At the beginning of the election season, all of the candidates met and agreed to operate an "above-board election," Eldridge said, in which the candidates would be helpful and amicable with one another. Within the next few days, the Bishop ticket and current president Miller lodged complaints against Eldridge's ticket.

"The candidates all shook my hand and agreed not to play dirty, and then in a few days, that was broken by the Bishop ticket and certain endorsers," he said. "Their word doesn't mean anything."

Presidential candidate Niko Vlastos expressed similar frustrations with the political process on campus.

Vlastos is an outsider to Tempe USG, as he does not have prior USG experience. His candidacy came as a result of his experience on the gymnastics team, where he said he did not feel USG appropriated enough funds toward the club.

"I was on the gymnastics team for two years and we didn't really see any support from USG," he said. After that, he decided he would fix the problem himself.

Vlastos said he thought the election process would be above board and fair. Instead, he said it was a nasty and overly competitive process.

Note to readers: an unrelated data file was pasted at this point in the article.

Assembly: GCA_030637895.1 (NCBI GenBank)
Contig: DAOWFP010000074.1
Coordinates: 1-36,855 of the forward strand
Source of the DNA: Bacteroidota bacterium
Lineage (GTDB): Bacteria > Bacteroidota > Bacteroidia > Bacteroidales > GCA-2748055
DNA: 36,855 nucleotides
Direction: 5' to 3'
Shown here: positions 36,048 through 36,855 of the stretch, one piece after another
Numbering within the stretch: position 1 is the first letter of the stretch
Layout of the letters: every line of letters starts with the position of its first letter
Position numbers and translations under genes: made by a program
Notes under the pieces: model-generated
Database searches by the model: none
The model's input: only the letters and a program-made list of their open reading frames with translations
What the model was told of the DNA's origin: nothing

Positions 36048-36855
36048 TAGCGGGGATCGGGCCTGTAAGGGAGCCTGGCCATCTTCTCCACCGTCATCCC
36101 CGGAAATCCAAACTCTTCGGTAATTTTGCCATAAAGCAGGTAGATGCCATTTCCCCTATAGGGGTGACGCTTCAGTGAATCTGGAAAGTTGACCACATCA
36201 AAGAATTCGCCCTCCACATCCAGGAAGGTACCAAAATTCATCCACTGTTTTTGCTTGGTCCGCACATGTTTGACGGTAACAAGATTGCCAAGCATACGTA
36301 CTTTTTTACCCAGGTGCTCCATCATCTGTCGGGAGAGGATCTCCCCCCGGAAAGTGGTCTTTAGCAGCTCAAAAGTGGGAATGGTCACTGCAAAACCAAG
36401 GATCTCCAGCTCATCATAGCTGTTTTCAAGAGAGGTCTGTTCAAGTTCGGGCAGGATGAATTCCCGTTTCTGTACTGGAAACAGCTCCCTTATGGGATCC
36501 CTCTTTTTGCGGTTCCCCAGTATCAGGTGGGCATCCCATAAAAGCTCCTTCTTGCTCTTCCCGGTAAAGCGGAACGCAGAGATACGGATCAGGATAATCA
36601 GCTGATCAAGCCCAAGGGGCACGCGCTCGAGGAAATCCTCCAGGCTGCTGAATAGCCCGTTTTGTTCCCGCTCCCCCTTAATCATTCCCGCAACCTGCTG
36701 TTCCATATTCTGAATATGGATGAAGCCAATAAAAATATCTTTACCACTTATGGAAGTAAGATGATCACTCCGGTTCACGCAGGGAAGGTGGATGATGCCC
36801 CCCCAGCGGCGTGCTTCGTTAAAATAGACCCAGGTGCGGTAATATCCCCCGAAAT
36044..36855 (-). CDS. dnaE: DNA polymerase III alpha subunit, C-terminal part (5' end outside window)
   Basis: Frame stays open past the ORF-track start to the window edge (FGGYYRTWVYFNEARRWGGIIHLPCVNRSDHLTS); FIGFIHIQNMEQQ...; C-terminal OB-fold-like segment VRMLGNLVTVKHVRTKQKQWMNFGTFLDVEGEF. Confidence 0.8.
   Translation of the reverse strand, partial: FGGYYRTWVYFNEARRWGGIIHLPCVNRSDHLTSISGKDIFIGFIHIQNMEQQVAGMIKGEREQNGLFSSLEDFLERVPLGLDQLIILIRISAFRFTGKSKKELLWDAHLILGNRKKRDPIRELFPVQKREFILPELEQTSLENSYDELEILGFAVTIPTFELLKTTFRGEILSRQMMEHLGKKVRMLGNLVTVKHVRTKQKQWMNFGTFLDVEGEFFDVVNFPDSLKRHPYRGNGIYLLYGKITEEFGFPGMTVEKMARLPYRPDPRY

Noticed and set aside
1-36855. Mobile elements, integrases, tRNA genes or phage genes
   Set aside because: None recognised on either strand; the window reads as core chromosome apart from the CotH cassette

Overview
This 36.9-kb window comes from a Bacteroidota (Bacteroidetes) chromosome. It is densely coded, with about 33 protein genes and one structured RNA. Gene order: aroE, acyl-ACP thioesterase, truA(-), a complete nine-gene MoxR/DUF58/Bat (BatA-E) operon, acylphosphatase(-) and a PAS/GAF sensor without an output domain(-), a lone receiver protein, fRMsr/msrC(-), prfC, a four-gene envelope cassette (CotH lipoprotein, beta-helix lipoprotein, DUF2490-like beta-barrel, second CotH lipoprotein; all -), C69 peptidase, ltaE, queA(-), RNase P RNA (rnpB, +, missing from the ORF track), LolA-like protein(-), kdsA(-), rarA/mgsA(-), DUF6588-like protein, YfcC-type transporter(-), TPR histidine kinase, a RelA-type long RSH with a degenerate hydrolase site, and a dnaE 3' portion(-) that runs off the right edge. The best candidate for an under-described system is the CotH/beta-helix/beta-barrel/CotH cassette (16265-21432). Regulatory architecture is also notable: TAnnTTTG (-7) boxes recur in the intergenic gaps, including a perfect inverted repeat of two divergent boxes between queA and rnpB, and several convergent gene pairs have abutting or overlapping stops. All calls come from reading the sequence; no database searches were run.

Vlastos said those currently in office are too willing to become dishonest in their pursuit of politics. He said current Tempe USG President Isaac Miller told candidates he was not interested in endorsements or helping anyone win the election.

In light of his own experience, Vlastos said the system of USG is broken, though it is not beyond repair. He said he believes increased transparency and a dedication to student needs would bring the system back to what it should be. 

Presidential candidate Aundrea DeGravina said she believes the system is also broken and not beyond repair. 

"Our ticket said we think we're operating in a broken system," she said. "That's not a critique on the administration that's in there currently."

DeGravina currently serves as the chair of Tempe USG's appropriations committee, and said her experience in that position has granted her the knowledge of USG's limits and capabilities. 

"We know what we're capable of," she said. "When you promise things you can't, students get discouraged from student government."

In the same vein, a student who created a code for an "I voted DeGravina" Facebook profile photo filter for the DeGravina campaign accused the Bishop campaign of stealing the code for the filter in a Facebook post.